Sun Microsystems took the lessons from its Santa Clara, Calif. datacenter revamp from last year one step further into a huge consolidation project in Broomfield, Colo. While the moves represent bottom line efficiency gains for Sun (NASDAQ: JAVA), the experience also now serves as a model for its customers on how to maximize datacenter efficiency.
After its acquisition of StorageTek in 2005, Sun found itself with two datacenters in Colorado. They were also rather old and used outdated design ideas, so Sun took the fixer-up’er house approach: just gut the whole thing and start over.
“Depending on age of the building, a lot of times you need to gut it,” Dean Nelson, senior director of global lab & datacenter design services (GDS) at Sun told InternetNews.com. “The traditional way of datacenter design won’t accommodate what’s coming. Densities are king and they have to deal with those spot loads.”
Much of what Sun did in Colorado was built on the huge overhaul of its Santa Clara facility, which was compressed from 200,000 square feet to 80,000 square feet while improving performance and lowering power costs. Sun took that and applied the same lessons to Broomfield.
The result is Sun going from 496,000 of square footage down to just 126,000. But it’s also reduced power consumption by one million kilowatt hours per month while incorporating seven megawatts of power capacity that can scale up to 40 percent higher, and incorporated the latest green technologies throughout the facility. These lessons are now available as a guide to customers.
The first thing that went was the raised floor. Sun dumped all but 700 square feet of it. The reason? The servers are so dense these days they are extremely heavy and the raised floor needs significant reinforcement to hold the weight.
Also, the idea of a raised floor just doesn’t work any more, said Nelson. The concept is cold air runs under the floor and up through holes at the base of the computer, which then sucks in the cold air at its base.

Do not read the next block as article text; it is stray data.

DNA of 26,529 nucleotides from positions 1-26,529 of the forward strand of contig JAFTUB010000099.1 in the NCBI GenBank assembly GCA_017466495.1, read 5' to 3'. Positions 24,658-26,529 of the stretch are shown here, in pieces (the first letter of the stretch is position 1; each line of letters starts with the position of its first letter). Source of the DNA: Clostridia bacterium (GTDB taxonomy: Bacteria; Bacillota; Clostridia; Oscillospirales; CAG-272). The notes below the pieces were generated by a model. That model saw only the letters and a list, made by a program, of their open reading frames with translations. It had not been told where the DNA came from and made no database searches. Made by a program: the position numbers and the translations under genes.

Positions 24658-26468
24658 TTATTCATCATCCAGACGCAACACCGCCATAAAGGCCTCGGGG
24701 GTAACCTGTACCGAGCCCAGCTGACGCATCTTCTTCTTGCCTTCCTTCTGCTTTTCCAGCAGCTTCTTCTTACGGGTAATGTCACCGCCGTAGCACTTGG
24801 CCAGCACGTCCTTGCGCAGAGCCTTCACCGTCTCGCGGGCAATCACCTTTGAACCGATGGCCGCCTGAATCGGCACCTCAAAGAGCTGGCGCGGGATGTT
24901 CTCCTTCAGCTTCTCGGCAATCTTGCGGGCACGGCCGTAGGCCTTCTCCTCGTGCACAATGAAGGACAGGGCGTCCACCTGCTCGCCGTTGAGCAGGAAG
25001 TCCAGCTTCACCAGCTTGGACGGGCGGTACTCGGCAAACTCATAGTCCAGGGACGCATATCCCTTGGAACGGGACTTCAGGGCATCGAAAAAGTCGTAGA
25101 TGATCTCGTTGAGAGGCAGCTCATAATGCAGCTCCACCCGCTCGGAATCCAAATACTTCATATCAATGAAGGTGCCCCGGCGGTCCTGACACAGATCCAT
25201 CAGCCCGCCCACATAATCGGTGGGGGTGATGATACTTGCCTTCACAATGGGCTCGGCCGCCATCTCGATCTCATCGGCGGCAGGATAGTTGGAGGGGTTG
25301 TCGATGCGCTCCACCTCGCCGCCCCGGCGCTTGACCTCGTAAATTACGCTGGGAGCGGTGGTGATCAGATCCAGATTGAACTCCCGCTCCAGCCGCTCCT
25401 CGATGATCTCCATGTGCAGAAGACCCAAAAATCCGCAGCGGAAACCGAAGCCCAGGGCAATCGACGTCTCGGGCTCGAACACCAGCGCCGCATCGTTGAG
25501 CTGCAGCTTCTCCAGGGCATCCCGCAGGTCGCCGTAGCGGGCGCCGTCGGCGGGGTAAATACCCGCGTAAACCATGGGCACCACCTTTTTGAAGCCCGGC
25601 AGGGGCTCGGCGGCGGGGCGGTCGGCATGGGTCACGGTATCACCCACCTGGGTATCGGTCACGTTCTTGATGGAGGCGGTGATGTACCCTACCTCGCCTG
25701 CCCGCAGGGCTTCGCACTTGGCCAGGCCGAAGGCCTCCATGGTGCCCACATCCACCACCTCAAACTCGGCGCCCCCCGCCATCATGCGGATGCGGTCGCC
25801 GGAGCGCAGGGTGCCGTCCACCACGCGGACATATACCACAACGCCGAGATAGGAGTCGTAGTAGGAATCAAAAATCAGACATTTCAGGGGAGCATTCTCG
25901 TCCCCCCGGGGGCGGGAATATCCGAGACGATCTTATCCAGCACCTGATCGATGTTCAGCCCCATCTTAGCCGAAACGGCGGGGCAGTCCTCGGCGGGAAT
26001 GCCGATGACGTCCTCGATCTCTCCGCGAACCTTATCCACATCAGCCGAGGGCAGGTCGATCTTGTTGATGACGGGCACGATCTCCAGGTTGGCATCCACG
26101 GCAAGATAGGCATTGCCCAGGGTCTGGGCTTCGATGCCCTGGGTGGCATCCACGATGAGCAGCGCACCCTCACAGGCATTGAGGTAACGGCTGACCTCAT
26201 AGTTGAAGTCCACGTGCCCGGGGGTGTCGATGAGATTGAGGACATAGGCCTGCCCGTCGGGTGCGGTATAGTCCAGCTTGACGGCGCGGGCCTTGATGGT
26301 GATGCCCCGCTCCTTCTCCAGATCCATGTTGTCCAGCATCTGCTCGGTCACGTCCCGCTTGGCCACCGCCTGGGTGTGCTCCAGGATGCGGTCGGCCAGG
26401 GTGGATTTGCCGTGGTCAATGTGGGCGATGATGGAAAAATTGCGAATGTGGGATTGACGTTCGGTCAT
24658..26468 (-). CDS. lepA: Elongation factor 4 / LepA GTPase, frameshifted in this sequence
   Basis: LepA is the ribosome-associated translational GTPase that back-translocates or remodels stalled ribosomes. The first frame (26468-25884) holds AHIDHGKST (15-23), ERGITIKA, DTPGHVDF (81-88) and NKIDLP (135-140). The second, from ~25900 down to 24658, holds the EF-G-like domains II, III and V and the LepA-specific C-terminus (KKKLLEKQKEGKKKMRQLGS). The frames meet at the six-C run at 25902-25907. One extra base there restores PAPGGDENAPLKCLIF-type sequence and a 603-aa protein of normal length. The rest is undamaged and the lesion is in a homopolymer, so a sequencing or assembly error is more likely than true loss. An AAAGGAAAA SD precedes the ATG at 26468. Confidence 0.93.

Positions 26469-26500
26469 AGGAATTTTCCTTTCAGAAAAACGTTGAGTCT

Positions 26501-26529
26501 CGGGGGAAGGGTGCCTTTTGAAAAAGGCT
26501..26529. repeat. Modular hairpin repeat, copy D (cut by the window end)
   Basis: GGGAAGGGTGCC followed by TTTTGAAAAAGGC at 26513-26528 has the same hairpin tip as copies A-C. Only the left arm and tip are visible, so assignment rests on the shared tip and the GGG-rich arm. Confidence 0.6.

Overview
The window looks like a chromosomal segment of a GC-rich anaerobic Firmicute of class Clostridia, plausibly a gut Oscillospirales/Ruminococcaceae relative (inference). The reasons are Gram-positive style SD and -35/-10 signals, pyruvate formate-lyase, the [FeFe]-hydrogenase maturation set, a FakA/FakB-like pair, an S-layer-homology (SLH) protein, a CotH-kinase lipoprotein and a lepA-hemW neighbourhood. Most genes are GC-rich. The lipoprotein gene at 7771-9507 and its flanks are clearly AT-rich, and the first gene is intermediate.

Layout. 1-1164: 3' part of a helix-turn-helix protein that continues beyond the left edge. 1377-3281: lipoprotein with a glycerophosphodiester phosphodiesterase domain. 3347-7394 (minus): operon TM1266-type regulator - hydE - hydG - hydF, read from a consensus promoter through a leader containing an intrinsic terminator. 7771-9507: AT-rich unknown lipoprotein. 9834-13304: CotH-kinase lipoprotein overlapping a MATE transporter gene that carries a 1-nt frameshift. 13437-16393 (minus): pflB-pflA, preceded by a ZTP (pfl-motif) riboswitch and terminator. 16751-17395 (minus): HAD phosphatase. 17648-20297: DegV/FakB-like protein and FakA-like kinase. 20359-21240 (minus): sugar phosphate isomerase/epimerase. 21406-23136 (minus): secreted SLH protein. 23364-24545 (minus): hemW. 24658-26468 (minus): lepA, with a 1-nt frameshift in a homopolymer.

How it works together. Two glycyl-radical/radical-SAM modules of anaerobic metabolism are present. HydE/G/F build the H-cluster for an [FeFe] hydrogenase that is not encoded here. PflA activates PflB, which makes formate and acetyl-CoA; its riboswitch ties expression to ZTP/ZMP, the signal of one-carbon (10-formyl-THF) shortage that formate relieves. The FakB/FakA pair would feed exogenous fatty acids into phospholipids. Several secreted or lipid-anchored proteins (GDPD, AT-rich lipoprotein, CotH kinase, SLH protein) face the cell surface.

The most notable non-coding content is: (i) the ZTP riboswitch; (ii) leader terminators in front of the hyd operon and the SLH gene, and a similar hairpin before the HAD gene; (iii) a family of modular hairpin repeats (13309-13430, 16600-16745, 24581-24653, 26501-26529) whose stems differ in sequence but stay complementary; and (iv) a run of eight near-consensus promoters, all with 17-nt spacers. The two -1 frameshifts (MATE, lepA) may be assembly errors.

That worked fine when servers averaged around 2 kilowatts of power draw. Now they average between five and six kilowatts, with some going into double digits. That’s just too much heat to cool with air drifting up through holes in the floor. What’s needed is cooling systems placed very close to the hardware.
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Many cool ideas
Typical datacenter design is to put large cooling systems at the corners of the room and use fans to blow the air into the space below a raised floor. Instead, Sun used cooling towers from American Power Conversion, which stand at the end of the row and look like another rack in the system, and Liebert, which are secured over the computers and blow cold air down as needed.
This way, you don’t do one size fits all for cooling. These systems ramp up and down their cooling based on the source of heat and the load it senses. By doing this with the Santa Clara datacenter, Sun was able to cut its electric bill in half, said Nelson.
Sun focused on modular “pods,” which include racks that have power, cooling and connectivity, making it a room inside of a room. Most datacenters tend to be rolled out in one fell swoop, which often results in companies deploying a datacenter that doesn’t match spec, or can’t get enough power. In some cases, they overbuild. Do it incrementally instead, said Nelson.
Secondly, facilities and IT need to be combined. One person needs to straddle the line between the building housing the datacenter and the computers inside. Most firms split the responsibilities between two different units.
“If you don’t have someone in my job you need one,” said Nelson. “You need to translate between real estate and IT groups because they have conflicting interests. Real estate is behind cost savings. They don’t want to build if they don’t have to. IT on the other hand wants to build things.”
Through its datacenter consolidation efforts around the world, Sun reduced its global footprint by 60 percent. It reduced greenhouse gas emissions in the U.S. by 23 percent, surpassing its goal five years early.
Sun has set a goal of a 20 percent further reduction in greenhouse gas emissions by 2015, and the Broomfield datacenter alone reduced its U.S. output by six percent.